Por su lucha pionera para garantizar los derechos territoriales y ambientales de las comunidades locales, y promover el campo de la legislación ambiental.
Phyllis Omido es una activista ambiental keniana, lideresa de la batalla por la justicia y la salud de la comunidad Owino Uhuru, que ha estado sufriendo la intoxicación por plomo desde que una central de fundición de baterías empezó a funcionar en su localidad. La forma en la que Omido hizo uso de los litigios, la incidencia política y la participación mediática ha sentado precedentes legales decisivos, afirmando el derecho de las personas a un ambiente limpio y saludable y la responsabilidad del estado de salvaguardarlo.
Omido, apodada la “Erin Brockovich del este de África”, trabajó en la central de fundición de baterías que la intoxicó a ella, a su hijo y a miles de miembros de la comunidad Owino Uhuru. Cuando los propietarios de la central y los representantes gubernamentales se negaron a actuar en respuesta al informe de impacto ambiental que ella llevó a cabo, Omido movilizó a la comunidad para protestar. En 2012, después de una manifestación, dos hombres atacaron a Omido en su casa y la arrestaron por acusaciones infundadas de terrorismo e incitación a la violencia.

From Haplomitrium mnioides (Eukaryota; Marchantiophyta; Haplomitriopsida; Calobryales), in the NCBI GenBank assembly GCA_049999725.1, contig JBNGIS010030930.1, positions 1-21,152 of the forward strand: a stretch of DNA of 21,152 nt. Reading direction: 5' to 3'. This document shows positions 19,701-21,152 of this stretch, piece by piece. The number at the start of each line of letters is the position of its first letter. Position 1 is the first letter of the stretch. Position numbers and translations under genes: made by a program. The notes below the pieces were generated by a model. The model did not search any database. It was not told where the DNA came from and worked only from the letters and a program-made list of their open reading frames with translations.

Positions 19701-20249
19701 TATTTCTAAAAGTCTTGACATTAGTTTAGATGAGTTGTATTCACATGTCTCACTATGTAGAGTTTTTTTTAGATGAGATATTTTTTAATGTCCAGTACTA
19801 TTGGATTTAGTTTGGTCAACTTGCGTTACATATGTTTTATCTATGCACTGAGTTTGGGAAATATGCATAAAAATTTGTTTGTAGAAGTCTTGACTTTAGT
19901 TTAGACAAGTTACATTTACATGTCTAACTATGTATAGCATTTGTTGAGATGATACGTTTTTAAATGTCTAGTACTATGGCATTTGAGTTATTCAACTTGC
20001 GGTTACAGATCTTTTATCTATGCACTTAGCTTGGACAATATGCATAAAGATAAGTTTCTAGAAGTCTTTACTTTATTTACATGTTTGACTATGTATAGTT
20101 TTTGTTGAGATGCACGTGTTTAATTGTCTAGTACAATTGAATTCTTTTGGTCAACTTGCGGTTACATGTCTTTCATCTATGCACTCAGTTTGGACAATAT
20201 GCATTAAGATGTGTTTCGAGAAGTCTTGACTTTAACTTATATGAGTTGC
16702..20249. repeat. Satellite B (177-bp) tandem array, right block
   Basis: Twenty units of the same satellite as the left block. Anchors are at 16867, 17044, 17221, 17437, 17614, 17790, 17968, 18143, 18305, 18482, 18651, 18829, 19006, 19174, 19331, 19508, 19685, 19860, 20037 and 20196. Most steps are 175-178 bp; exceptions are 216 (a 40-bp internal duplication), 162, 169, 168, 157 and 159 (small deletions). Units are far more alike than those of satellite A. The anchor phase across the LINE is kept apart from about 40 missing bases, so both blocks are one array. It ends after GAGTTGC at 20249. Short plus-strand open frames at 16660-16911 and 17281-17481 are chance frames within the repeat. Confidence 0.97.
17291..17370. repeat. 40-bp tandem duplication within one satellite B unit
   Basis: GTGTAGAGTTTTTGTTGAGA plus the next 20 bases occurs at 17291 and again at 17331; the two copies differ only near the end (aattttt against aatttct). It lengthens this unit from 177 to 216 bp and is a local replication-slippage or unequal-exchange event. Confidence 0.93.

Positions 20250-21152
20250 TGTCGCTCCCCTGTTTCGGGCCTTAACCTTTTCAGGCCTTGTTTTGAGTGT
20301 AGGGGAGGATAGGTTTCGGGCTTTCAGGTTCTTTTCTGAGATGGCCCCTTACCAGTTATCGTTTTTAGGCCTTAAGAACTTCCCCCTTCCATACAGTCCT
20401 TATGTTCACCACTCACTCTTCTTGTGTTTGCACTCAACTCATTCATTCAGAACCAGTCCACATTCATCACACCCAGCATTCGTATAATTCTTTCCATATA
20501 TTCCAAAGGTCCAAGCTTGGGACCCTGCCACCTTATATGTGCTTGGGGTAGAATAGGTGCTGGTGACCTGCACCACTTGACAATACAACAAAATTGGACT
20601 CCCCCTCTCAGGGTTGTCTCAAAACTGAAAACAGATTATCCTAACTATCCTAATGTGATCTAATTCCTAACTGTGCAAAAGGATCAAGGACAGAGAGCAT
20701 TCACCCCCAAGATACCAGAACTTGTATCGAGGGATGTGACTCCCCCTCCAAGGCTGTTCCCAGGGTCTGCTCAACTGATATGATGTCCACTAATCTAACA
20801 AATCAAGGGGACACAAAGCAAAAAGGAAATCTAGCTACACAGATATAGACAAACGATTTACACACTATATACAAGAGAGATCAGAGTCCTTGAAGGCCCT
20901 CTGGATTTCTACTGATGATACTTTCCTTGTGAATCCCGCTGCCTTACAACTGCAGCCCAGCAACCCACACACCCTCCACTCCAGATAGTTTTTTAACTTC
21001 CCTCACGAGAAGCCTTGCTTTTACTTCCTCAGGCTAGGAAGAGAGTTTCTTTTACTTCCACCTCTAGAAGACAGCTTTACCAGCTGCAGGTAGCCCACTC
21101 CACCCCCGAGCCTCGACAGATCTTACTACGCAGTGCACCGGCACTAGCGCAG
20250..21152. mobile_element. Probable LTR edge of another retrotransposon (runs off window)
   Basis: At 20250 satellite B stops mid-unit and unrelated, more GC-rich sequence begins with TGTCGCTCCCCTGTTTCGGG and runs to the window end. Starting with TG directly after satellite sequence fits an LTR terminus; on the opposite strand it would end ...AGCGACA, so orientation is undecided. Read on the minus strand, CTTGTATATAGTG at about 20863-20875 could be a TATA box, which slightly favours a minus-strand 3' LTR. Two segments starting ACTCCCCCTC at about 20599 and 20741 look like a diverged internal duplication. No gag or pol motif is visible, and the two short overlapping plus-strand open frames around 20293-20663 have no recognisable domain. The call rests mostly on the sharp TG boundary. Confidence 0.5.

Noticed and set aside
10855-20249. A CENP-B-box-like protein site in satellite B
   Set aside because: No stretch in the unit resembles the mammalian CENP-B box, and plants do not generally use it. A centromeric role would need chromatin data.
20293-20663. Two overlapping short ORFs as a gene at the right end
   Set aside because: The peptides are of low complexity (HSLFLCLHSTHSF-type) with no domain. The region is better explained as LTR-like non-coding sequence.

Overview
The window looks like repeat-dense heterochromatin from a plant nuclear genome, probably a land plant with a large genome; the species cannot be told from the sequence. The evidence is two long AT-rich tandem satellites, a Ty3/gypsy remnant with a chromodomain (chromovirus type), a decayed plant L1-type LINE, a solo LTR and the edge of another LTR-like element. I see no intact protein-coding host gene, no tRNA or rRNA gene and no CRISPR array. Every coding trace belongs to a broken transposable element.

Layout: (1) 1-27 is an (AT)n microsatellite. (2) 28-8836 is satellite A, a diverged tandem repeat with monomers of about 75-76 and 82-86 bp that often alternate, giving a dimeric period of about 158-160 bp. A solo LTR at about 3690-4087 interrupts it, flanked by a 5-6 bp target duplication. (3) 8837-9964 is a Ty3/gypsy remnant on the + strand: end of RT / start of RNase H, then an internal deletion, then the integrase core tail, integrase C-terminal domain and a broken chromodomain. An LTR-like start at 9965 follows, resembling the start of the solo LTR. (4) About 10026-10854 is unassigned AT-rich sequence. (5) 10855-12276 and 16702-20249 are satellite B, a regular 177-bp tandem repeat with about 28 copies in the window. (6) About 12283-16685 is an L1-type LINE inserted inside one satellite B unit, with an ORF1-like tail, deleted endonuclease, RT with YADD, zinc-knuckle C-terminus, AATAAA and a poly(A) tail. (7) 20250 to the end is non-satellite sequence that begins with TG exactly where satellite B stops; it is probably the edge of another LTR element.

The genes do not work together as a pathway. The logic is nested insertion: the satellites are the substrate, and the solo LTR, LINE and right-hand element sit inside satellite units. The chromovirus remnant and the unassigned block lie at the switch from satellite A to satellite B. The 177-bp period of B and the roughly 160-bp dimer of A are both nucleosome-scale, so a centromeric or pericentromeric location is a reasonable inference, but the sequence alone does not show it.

Gracias al activismo de Omido, 17 fábricas tóxicas han cerrado en toda Kenia. Su experiencia le ha valido también para realizar una consulta a las Naciones Unidas, dando lugar a una resolución sobre el reciclaje de baterías de plomo-ácido en África. Con el objetivo de difundir conocimientos sobre los derechos ambientales más allá de Owino Uhuro, Omido ha establecido una red de base de 120 personas defensoras del territorio y el ambiente en Kenia, Uganda y Tanzania, para así empoderar y orientar a activistas en la protección de sus comunidades.
Biography in English
Phyllis Omido is a Kenyan environmental activist protecting the environmental and socioeconomic rights of marginalised communities residing near extractive industries and toxic sites.